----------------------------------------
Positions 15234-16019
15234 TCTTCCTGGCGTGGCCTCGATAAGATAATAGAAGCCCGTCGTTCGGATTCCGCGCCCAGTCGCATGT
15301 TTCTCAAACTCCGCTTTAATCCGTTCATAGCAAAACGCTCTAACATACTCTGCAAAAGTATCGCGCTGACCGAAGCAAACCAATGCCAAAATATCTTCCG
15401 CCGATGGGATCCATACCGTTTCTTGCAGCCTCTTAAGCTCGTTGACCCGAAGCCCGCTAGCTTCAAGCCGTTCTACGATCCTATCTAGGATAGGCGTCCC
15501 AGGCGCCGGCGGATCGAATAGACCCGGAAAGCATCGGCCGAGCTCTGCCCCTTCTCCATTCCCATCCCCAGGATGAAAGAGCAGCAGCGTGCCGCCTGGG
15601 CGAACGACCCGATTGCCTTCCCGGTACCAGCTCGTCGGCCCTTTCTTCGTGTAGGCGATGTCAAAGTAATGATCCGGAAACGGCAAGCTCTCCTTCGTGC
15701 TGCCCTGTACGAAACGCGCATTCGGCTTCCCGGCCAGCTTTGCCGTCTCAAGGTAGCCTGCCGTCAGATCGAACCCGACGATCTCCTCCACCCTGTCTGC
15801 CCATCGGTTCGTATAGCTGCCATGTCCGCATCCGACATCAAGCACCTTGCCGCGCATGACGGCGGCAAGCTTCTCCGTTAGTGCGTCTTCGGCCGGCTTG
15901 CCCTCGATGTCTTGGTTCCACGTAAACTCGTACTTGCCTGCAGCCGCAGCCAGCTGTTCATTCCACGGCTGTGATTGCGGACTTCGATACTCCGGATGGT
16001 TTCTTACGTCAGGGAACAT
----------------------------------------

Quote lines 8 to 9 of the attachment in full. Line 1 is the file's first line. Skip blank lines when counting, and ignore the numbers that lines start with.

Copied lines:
15801 CCATCGGTTCGTATAGCTGCCATGTCCGCATCCGACATCAAGCACCTTGCCGCGCATGACGGCGGCAAGCTTCTCCGTTAGTGCGTCTTCGGCCGGCTTG
15901 CCCTCGATGTCTTGGTTCCACGTAAACTCGTACTTGCCTGCAGCCGCAGCCAGCTGTTCATTCCACGGCTGTGATTGCGGACTTCGATACTCCGGATGGT